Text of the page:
<i>MicroLeague Baseball</i> 1984 video game

MicroLeague Baseball is a 1984 baseball simulation video game. It was developed by MicroLeague and published by MicroLeague It was released on Amiga, Apple II, Atari 8-bit, Atari ST, Commodore 64, and PC.

Reception

Hardball! was Accolade's best-selling Commodore game as of late 1987. [1] Its sales had surpassed 250,000 copies by November 1989. [2]

Info rated Hardball! four-plus stars out of five, stating that it "is easily the best baseball simulation we have seen to date for the 64/128" and praising its graphics. [3] ANALOG Computing praised the Atari 8-bit version's gameplay, graphic, and animation, only criticizing the computer opponent's low difficulty level. The magazine concluded that the game "is in a league of its own, above all other Atari sports games—simulations included". [4]

ANALOG Computing was an American computer magazine devoted to the Atari 8-bit home computer line, published from 1981 until 1989. In addition to reviews and tutorials, ANALOG published multiple programs in each issue for users to type in. The magazine had a reputation for listings of machine language games—much smoother than those written in Atari BASIC—and which were uncommon in competing magazines. Such games were accompanied by the assembly language source code.

In an overview of statistics-oriented baseball games, Computer Gaming World stated that Hardball "would probably be disappointing to anyone other than an avid arcade fan". [5] Compute!'s Apple Applications stated that the Apple II and Macintosh versions had "almost everything you could want from a baseball simulation", with good support for playing as manager, player, or statistician and "exceptionally clear and precise graphics". The magazine concluded that "Hardball's realism is outstanding—at a level unmatched by other baseball software to date". [6] The game was reviewed in 1988 in Dragon #132 by Hartley, Patricia, and Kirk Lesser in "The Role of Computers" column. The reviewers gave the game 5 out of 5 stars. [7]

<i>Computer Gaming World</i> American video game magazine

Computer Gaming World (CGW) was an American computer game magazine published between 1981 and 2006.

<i>Dragon</i> (magazine) magazine

Dragon was one of the two official magazines for source material for the Dungeons & Dragons role-playing game and associated products; Dungeon was the other.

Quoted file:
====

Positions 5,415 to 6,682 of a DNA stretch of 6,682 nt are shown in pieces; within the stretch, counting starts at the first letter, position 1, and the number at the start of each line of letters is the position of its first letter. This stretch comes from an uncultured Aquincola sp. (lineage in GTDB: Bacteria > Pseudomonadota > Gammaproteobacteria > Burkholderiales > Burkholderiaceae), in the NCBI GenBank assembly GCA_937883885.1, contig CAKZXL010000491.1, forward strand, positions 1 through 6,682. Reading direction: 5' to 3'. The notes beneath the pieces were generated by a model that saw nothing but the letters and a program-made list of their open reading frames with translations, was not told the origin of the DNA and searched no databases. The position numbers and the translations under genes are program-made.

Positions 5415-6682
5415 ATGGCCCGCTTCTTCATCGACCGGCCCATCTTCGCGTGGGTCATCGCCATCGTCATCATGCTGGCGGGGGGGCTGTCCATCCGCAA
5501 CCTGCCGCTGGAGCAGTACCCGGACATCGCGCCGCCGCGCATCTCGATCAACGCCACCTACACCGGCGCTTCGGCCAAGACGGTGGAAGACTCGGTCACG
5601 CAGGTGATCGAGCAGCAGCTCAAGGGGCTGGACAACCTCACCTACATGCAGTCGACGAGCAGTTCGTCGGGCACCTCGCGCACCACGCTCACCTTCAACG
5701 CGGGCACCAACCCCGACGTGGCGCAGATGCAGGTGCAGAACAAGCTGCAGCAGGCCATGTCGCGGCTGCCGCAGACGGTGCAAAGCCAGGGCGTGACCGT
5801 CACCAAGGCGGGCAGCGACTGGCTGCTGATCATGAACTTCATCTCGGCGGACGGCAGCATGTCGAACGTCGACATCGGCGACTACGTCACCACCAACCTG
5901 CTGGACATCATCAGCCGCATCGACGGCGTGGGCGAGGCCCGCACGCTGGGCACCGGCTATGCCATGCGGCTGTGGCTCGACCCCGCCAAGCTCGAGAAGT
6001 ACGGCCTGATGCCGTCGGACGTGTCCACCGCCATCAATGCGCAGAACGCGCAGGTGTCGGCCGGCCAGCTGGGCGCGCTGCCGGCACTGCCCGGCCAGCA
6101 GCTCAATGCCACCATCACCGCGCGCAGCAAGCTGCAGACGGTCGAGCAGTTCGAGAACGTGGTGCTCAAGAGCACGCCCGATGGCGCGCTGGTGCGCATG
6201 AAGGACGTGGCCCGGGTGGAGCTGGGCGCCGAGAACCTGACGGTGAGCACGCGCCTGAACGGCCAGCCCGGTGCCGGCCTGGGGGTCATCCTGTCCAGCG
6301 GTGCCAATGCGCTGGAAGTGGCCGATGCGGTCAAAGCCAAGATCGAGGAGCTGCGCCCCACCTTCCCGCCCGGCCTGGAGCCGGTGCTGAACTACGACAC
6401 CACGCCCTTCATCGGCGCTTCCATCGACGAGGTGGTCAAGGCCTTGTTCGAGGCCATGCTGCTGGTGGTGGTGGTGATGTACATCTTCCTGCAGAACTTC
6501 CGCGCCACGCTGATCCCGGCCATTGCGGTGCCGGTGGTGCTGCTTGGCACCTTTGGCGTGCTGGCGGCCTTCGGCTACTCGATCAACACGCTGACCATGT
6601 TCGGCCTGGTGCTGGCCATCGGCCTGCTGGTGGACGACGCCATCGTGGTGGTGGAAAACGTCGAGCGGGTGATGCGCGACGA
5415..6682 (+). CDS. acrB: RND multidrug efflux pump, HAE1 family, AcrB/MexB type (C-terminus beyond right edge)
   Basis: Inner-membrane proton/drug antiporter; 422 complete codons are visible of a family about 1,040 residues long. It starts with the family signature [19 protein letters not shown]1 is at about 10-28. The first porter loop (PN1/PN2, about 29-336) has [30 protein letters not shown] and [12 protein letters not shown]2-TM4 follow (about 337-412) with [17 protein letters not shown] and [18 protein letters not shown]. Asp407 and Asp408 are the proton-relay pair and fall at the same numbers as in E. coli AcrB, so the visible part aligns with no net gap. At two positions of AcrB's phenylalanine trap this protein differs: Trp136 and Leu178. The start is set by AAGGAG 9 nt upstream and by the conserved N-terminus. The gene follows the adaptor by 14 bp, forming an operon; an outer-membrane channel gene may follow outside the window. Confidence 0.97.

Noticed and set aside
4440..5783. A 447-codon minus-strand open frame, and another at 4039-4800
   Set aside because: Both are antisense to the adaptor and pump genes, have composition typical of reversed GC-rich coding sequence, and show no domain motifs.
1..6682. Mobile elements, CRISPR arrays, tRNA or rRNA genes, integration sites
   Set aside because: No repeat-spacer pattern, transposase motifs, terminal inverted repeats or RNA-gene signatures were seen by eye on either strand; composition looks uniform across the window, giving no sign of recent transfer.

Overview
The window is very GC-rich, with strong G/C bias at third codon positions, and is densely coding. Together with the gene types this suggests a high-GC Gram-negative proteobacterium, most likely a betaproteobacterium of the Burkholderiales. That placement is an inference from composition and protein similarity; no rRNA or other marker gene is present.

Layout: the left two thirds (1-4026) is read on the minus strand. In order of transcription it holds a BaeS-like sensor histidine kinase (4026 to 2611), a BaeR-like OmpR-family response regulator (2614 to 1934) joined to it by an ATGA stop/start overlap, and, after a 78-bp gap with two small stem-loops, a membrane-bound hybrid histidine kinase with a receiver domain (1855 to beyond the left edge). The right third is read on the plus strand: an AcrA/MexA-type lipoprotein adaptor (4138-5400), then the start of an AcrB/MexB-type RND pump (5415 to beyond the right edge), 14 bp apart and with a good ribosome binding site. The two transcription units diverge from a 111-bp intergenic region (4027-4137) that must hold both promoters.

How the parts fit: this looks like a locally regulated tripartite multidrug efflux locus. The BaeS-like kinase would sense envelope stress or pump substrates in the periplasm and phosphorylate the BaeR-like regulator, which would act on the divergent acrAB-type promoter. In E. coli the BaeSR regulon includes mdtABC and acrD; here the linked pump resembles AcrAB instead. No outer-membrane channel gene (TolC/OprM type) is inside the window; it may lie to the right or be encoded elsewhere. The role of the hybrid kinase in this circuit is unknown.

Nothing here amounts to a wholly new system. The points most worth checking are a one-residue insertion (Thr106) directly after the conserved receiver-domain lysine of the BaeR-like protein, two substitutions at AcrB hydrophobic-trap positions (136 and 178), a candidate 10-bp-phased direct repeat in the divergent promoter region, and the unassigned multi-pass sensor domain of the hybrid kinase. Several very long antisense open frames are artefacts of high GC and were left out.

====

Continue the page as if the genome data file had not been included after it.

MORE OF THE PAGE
Entertainment Weekly picked the game as the #11 greatest game available in 1991, saying: "With its oversaturated colors, ultrarealistic sound effects (when the umpire shouts 'Play ball!' it sounds as if he’s in the room), and detailed managerial options, HardBall! is the closest you may ever get to playing in a real major-league ballpark." [8]

Legacy

The game appears in the opening scene of the 1987 film The Princess Bride , being played by Fred Savage.

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References

  1. Ferrell, Keith (December 1987). "The Commodore Games That Live On And On". Compute's Gazette. pp. 18–22. Retrieved 24 January 2015.
  2. Staff (November 1989). "Chart-Busters; SPA Platinum". Game Players (5): 112.
  3. Dunnington, Benn; Brown, Mark R. (December 1985 – January 1986). "C-64/128 Gallery". Info. pp. 4–5, 88–93. Retrieved 2019-03-19.
  4. Millard, Robert (December 1986). "HardBall!". ANALOG Computing . p. 26. Retrieved 7 July 2014.
  5. Wilson, Johnny (April 1987). "Bezbol Been Berry, Berry Good To Me!" (PDF). Computer Gaming World . No. 36. pp. 42–43. Retrieved 23 April 2016.
  6. Florance, David (December 1987). "Hardball". Compute!'s Apple Applications. p. 106. Retrieved 18 August 2014.
  7. Lesser, Hartley; Lesser, Patricia; Lesser, Kirk (April 1988). "The Role of Computers". Dragon (132): 80–85.
  8. "Video Games Guide". EW.com.